Military families are some of the biggest targets for predatory lending practices, and the Pentagon and Congress have inched closer to making sure that's no longer the case. The Senate is set to hold hearings about what measures can be included in the 2013 defense spending bill to make sure unscrupulous lenders do not take advantage of military families, reports.

The main goal of the hearings is to determine how to close loopholes that still exist in the Military Lending Act. While the legislation capped interest rates and limited the length of loans, there was still some wiggle room. In particular, online lenders preyed on military families.

"I hear from financial counselors on the installations about the prevalence of payday-like products that are specifically marketed to military families – often with patriotic-sounding names and the American flags on the website to match, but with a sky-high interest rate," Holly Petraeus, head of services member affairs at the Consumer Financial Protection Bureau, said earlier this week, according to the website.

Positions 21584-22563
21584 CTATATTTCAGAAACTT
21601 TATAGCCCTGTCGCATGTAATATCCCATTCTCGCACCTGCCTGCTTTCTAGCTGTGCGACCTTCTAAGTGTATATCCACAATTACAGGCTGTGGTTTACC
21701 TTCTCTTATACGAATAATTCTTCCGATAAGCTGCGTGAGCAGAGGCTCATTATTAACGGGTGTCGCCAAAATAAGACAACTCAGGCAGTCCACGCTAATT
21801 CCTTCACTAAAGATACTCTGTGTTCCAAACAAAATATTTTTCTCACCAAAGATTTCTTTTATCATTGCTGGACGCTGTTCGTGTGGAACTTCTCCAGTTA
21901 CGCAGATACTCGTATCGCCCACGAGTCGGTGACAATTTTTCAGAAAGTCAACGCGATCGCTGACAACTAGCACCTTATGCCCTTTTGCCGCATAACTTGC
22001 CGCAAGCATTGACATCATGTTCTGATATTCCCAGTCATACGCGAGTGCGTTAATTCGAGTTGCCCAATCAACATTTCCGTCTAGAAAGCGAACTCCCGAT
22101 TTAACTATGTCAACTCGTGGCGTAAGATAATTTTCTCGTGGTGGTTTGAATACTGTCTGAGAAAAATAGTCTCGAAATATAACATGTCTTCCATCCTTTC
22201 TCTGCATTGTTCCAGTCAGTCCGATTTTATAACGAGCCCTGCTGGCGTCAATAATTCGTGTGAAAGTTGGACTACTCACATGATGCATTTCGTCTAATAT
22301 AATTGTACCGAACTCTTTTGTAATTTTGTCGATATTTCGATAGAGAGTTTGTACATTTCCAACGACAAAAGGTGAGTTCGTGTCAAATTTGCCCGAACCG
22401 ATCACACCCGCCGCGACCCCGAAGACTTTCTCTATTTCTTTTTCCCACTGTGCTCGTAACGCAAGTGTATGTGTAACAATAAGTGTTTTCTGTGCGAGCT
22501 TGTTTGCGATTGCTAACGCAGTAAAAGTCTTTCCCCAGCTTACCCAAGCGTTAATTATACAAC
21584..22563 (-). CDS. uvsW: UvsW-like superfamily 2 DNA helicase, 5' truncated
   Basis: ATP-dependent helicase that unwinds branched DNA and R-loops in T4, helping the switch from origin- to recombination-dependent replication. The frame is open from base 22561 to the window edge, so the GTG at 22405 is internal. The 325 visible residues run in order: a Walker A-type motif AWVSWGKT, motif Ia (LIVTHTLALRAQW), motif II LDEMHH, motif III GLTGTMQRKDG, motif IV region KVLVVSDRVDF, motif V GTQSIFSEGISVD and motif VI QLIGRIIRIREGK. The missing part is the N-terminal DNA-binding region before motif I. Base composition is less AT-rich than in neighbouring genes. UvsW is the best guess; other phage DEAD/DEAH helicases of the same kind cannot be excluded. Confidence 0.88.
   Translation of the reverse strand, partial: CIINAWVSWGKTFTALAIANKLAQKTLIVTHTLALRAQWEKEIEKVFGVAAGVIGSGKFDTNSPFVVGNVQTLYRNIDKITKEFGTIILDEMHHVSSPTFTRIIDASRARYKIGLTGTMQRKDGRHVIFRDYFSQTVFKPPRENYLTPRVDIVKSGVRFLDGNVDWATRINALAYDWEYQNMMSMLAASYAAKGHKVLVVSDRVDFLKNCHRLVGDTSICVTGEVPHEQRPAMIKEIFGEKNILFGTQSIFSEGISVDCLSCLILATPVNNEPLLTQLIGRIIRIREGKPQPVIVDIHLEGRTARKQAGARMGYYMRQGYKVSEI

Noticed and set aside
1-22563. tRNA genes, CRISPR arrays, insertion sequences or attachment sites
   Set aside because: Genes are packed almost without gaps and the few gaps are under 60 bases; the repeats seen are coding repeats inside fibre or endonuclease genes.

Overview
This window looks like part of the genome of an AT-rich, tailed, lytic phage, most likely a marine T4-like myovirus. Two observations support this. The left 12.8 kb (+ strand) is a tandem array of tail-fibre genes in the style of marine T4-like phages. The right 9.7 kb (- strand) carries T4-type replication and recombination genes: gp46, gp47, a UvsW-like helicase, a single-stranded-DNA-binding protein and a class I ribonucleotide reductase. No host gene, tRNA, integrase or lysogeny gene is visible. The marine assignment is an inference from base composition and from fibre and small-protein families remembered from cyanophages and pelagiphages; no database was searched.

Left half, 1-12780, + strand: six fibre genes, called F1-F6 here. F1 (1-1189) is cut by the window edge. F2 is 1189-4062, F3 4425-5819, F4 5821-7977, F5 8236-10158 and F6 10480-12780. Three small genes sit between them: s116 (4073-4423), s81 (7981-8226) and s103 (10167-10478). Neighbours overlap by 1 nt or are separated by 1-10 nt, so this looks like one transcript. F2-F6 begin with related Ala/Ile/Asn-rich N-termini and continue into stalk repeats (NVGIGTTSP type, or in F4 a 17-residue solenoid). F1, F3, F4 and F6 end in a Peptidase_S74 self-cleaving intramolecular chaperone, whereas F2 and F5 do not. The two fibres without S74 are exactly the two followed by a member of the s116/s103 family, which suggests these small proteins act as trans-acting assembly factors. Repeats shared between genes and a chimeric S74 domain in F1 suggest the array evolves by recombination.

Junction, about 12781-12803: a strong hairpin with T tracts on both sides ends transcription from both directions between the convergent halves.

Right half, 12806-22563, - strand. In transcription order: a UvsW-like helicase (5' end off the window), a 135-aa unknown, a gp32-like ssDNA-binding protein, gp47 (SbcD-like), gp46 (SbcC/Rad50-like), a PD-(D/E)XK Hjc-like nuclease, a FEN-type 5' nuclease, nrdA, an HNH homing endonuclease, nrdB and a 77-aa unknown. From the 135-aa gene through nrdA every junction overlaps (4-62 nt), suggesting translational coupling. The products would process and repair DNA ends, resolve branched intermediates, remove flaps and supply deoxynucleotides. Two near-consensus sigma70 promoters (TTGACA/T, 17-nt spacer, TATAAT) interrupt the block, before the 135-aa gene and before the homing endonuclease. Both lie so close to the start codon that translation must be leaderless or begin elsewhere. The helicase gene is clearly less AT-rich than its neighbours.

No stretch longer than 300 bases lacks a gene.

The discussion between the Pentagon and Congress come after a report from the Consumer Federation of America outlined the challenges faced by military families. Specifically, they are most at risk of predatory payday loans.